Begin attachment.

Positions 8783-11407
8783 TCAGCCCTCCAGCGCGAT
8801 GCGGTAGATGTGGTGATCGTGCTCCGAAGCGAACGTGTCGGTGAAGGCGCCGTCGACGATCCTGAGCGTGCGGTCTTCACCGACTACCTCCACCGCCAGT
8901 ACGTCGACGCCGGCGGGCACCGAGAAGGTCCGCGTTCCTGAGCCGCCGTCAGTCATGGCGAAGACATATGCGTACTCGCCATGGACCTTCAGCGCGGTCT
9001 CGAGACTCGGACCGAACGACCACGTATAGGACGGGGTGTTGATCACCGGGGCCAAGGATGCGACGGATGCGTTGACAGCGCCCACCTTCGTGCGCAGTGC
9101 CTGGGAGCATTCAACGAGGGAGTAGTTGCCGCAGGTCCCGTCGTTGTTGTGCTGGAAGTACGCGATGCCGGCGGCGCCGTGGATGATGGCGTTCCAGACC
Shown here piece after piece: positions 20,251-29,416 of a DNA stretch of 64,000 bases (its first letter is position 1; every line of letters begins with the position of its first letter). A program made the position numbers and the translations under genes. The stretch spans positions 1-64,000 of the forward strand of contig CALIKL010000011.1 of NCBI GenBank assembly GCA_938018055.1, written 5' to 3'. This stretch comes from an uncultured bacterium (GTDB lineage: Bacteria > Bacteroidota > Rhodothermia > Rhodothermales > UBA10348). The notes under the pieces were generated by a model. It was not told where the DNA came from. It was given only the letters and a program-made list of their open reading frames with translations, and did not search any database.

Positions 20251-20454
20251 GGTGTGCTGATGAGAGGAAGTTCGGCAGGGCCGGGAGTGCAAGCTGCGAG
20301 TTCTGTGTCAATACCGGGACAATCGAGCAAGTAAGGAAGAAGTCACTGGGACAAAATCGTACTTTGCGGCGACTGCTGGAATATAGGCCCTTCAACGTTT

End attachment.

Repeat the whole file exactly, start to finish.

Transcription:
Positions 8783-11407
8783 TCAGCCCTCCAGCGCGAT
8801 GCGGTAGATGTGGTGATCGTGCTCCGAAGCGAACGTGTCGGTGAAGGCGCCGTCGACGATCCTGAGCGTGCGGTCTTCACCGACTACCTCCACCGCCAGT
8901 ACGTCGACGCCGGCGGGCACCGAGAAGGTCCGCGTTCCTGAGCCGCCGTCAGTCATGGCGAAGACATATGCGTACTCGCCATGGACCTTCAGCGCGGTCT
9001 CGAGACTCGGACCGAACGACCACGTATAGGACGGGGTGTTGATCACCGGGGCCAAGGATGCGACGGATGCGTTGACAGCGCCCACCTTCGTGCGCAGTGC
9101 CTGGGAGCATTCAACGAGGGAGTAGTTGCCGCAGGTCCCGTCGTTGTTGTGCTGGAAGTACGCGATGCCGGCGGCGCCGTGGATGATGGCGTTCCAGACC
Shown here piece after piece: positions 20,251-29,416 of a DNA stretch of 64,000 bases (its first letter is position 1; every line of letters begins with the position of its first letter). A program made the position numbers and the translations under genes. The stretch spans positions 1-64,000 of the forward strand of contig CALIKL010000011.1 of NCBI GenBank assembly GCA_938018055.1, written 5' to 3'. This stretch comes from an uncultured bacterium (GTDB lineage: Bacteria > Bacteroidota > Rhodothermia > Rhodothermales > UBA10348). The notes under the pieces were generated by a model. It was not told where the DNA came from. It was given only the letters and a program-made list of their open reading frames with translations, and did not search any database.

Positions 20251-20454
20251 GGTGTGCTGATGAGAGGAAGTTCGGCAGGGCCGGGAGTGCAAGCTGCGAG
20301 TTCTGTGTCAATACCGGGACAATCGAGCAAGTAAGGAAGAAGTCACTGGGACAAAATCGTACTTTGCGGCGACTGCTGGAATATAGGCCCTTCAACGTTT